How To Beat After-result Stress in Students
- JWB Post
- June 5, 2015
So there is a new kind of nervousness and anxiety disorder found in class 12 students. According to the ASSOCHAM survey, science students have highest levels of depression, anxiety and stress followed by commerce and arts students. Science student’s routine is much more taxing with additional coaching and entrance exam training.
The survey revealed that nearly 74.2% students of class 12th students said that they had chosen the subjects on their own, while 25.8% had not taken subjects of their choice but of their parent’s choice. About 58.7% students felt the burden of parent’s expectations and showed significantly higher levels of depression. Also, the teen girls are found to be more stressed than boys.
Can you imagine? Dreadful.
The patterns of stress-related behaviors such as lack of sleep, lack of exercise, poor eating habits in response to stress, reveals the survey.
How to Deal With the Depression:
Dear Parents: Encourage your child and trust him/her. Let him/her have a say in the career he wants to pursue. Keep talking about the many possible future paths available. Let them fail – it’s okay.
Secondly, the day results come out, plan a positive activity with friends and family and make sure your child is a part of it.
Third, recognize stress symptoms in your child’s behavior. The sooner, the better. It can include difficulty in concentrating, headaches, abdominal pain, tightness in the chest, pounding heart or breathing difficulties, difficulty in getting to sleep at night, nightmares, abnormal eating habits – eating more than usual or having no appetite for food, irritability, loss of sense of humor, panic attacks and a feeling that things are out of proportion.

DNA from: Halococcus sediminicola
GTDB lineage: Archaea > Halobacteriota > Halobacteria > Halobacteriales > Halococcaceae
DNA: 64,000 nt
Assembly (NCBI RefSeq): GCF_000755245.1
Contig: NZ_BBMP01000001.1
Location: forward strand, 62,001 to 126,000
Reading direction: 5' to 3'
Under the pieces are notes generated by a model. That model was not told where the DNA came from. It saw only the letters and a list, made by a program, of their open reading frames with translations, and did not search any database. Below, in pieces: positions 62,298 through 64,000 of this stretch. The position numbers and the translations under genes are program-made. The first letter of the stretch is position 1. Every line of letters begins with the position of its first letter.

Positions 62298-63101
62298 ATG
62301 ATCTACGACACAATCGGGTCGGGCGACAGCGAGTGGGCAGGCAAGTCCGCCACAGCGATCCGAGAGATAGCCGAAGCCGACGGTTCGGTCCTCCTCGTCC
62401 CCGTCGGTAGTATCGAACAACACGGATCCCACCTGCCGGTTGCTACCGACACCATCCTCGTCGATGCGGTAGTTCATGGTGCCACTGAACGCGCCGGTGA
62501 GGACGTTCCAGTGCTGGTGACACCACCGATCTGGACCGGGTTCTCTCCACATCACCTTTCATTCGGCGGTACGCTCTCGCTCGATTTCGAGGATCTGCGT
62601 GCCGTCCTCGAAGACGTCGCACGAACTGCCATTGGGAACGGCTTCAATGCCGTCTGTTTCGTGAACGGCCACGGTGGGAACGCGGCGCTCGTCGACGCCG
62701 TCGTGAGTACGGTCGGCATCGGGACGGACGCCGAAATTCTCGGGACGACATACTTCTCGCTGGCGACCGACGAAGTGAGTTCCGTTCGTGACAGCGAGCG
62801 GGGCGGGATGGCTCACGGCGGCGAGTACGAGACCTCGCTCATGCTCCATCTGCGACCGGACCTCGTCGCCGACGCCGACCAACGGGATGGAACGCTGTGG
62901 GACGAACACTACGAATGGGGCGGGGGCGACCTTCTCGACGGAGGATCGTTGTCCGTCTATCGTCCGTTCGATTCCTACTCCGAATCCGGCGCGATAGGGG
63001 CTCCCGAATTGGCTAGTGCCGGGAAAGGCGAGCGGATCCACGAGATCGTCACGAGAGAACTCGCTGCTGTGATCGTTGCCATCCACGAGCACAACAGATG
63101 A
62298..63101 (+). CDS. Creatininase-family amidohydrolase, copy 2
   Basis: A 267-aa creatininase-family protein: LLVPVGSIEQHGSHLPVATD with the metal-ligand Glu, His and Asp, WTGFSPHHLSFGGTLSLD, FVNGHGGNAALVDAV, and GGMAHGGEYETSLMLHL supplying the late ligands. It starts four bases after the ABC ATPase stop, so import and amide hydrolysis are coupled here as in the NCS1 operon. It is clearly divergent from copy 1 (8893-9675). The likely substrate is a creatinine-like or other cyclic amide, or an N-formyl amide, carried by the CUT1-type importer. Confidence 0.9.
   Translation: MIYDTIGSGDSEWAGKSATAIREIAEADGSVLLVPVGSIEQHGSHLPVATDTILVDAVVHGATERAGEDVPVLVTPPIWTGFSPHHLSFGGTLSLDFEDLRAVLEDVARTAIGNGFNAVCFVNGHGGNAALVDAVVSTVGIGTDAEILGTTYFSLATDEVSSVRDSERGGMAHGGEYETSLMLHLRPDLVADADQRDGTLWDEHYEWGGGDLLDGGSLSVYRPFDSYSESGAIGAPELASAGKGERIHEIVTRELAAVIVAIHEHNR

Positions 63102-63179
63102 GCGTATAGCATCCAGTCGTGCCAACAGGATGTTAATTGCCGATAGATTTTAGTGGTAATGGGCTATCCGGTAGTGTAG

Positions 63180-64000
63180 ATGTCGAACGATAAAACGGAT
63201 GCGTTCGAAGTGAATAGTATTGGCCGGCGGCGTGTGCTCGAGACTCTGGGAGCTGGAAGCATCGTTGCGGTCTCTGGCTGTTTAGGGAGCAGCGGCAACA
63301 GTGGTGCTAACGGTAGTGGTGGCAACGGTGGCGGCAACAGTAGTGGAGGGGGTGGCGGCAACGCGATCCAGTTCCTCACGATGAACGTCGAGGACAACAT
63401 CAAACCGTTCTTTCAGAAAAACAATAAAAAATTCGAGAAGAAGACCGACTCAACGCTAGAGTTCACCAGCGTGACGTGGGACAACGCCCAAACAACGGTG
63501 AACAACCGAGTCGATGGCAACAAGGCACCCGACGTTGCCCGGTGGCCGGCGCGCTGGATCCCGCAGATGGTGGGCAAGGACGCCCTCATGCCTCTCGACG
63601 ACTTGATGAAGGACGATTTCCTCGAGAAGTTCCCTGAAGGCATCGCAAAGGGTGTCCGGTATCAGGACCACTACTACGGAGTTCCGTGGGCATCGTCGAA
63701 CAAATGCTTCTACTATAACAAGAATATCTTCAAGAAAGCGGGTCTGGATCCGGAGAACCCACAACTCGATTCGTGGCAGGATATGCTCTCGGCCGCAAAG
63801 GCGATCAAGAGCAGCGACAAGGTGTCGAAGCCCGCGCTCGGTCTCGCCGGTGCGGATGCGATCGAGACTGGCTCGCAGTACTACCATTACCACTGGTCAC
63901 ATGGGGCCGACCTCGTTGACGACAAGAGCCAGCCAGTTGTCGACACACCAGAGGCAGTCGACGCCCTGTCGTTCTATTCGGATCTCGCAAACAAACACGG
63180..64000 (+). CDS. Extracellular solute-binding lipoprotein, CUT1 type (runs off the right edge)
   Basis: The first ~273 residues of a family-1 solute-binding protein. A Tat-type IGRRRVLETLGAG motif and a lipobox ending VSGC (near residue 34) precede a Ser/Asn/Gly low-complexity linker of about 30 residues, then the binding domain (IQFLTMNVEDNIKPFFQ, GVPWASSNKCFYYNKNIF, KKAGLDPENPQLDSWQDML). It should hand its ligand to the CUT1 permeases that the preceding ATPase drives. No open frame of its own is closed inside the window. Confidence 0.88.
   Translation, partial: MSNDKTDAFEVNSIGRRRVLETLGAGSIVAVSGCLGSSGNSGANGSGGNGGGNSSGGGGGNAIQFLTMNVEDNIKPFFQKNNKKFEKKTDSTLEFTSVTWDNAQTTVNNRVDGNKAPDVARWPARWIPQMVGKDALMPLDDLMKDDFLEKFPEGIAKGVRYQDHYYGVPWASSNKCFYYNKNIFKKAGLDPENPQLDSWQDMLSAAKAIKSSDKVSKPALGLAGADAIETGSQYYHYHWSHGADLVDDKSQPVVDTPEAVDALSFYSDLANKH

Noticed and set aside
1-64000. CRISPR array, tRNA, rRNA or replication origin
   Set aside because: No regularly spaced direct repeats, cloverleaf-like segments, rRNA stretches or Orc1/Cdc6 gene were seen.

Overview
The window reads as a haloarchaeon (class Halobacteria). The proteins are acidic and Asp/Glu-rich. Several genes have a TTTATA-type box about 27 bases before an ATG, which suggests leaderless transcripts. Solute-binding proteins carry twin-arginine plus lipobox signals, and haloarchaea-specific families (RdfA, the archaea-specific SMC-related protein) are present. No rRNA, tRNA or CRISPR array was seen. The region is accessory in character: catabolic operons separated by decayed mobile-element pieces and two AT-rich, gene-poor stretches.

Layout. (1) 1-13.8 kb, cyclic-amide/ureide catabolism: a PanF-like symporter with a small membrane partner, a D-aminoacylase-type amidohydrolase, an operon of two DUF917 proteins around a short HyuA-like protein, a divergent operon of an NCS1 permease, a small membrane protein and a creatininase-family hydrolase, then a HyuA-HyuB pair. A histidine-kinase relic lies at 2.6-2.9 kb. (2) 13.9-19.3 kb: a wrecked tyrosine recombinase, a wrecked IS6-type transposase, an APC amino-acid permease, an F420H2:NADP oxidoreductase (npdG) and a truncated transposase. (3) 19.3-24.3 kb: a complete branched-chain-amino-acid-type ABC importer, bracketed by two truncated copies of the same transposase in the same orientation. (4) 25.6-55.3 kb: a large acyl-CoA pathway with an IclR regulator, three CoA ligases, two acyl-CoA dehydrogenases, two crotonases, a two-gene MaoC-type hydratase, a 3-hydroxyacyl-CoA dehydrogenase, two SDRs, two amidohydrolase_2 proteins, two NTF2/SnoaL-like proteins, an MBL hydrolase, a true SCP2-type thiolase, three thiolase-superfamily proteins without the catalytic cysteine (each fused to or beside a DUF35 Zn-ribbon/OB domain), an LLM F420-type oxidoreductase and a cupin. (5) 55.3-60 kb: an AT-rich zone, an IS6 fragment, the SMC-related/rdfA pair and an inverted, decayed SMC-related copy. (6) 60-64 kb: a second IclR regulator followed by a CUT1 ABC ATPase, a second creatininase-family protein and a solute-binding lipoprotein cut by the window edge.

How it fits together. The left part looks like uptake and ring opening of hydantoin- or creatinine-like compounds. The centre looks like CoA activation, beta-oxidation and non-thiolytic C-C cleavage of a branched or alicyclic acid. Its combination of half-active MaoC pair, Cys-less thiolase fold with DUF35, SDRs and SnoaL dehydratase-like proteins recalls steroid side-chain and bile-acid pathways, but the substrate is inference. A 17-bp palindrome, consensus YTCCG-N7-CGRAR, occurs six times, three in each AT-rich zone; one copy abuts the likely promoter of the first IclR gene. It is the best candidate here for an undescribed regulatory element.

- After you receive your exams results, trust yourself and have the confidence to know you did your best: It can be easy to look back over your study time and think ‘I could have done more’ but this is not a very useful thing to do. Retrospective thinking may not always be realistic thinking.
- One person’s disappointment is another person’s success: Remember that everyone has different expectations of themselves and goals in life. Be aware of this during the exam results period.
- Put your results into perspective: Whether you have achieved the results you expected or not, remember that exams are stepping stones to something bigger. Exams are not always goals in themselves; they can be a means to a goal. Stepping stones can be of different sizes and sometimes may be difficult but the important thing is for them to be used productively to reach where you want to be. Marks should not be the goal; they only help you reach the next class or a level closer to your desired career. If you are disappointed about your results, your goal does not need to change but how you reach that goal may be different. Check out the goal setting fact sheet in the well-being section.
- Learn to disassociate your performances from who you are: Everyone is made up of a lot of abilities and skills. Exams judge skills and knowledge; they are not a judgement about a person or a reflection of a person’s self-worth. Remember this, it is important. If you find yourself thinking negatively recently, check out the Noticing Unhelpful Thinking and Changing Unhelpful Thinking modules in the Self Help section.
- Treat yourself: The exam results are a stressful time and the hours of work put into achieving them deserves a reward. Whether you are delighted or disappointed with your results, allow yourself the time to treat yourself. If big celebrations are planned, be careful around your alcohol intake.
- Explore your options for the future: Now that you have your exam results, take the time to consider your options. Check out the goal-planning fact sheet in the Well-being section.
Let’s not give up. This is definitely not the end. xoxo